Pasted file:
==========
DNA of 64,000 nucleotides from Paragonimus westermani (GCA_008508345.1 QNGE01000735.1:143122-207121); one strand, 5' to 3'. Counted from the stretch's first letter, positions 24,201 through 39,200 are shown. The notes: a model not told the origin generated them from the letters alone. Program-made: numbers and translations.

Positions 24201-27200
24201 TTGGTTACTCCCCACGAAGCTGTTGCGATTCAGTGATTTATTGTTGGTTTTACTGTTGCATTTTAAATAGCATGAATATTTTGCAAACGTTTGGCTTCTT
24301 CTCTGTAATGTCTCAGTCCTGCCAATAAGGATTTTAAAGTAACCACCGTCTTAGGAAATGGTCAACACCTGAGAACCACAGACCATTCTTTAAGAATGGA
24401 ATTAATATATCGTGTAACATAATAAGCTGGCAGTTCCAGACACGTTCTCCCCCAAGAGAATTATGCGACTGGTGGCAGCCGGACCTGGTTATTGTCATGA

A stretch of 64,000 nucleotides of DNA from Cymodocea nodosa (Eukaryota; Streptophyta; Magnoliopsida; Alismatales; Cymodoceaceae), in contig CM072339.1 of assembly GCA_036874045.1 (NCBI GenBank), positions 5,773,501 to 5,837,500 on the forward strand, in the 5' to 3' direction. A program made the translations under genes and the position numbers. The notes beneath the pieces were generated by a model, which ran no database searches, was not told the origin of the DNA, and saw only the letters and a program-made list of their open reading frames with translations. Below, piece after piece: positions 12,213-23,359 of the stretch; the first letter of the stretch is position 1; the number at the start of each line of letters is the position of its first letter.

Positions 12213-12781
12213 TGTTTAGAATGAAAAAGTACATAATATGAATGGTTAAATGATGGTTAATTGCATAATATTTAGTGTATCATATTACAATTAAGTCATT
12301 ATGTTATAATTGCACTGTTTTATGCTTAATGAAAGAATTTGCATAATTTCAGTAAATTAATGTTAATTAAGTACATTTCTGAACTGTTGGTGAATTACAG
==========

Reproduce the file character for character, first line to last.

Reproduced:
DNA of 64,000 nucleotides from Paragonimus westermani (GCA_008508345.1 QNGE01000735.1:143122-207121); one strand, 5' to 3'. Counted from the stretch's first letter, positions 24,201 through 39,200 are shown. The notes: a model not told the origin generated them from the letters alone. Program-made: numbers and translations.

Positions 24201-27200
24201 TTGGTTACTCCCCACGAAGCTGTTGCGATTCAGTGATTTATTGTTGGTTTTACTGTTGCATTTTAAATAGCATGAATATTTTGCAAACGTTTGGCTTCTT
24301 CTCTGTAATGTCTCAGTCCTGCCAATAAGGATTTTAAAGTAACCACCGTCTTAGGAAATGGTCAACACCTGAGAACCACAGACCATTCTTTAAGAATGGA
24401 ATTAATATATCGTGTAACATAATAAGCTGGCAGTTCCAGACACGTTCTCCCCCAAGAGAATTATGCGACTGGTGGCAGCCGGACCTGGTTATTGTCATGA

A stretch of 64,000 nucleotides of DNA from Cymodocea nodosa (Eukaryota; Streptophyta; Magnoliopsida; Alismatales; Cymodoceaceae), in contig CM072339.1 of assembly GCA_036874045.1 (NCBI GenBank), positions 5,773,501 to 5,837,500 on the forward strand, in the 5' to 3' direction. A program made the translations under genes and the position numbers. The notes beneath the pieces were generated by a model, which ran no database searches, was not told the origin of the DNA, and saw only the letters and a program-made list of their open reading frames with translations. Below, piece after piece: positions 12,213-23,359 of the stretch; the first letter of the stretch is position 1; the number at the start of each line of letters is the position of its first letter.

Positions 12213-12781
12213 TGTTTAGAATGAAAAAGTACATAATATGAATGGTTAAATGATGGTTAATTGCATAATATTTAGTGTATCATATTACAATTAAGTCATT
12301 ATGTTATAATTGCACTGTTTTATGCTTAATGAAAGAATTTGCATAATTTCAGTAAATTAATGTTAATTAAGTACATTTCTGAACTGTTGGTGAATTACAG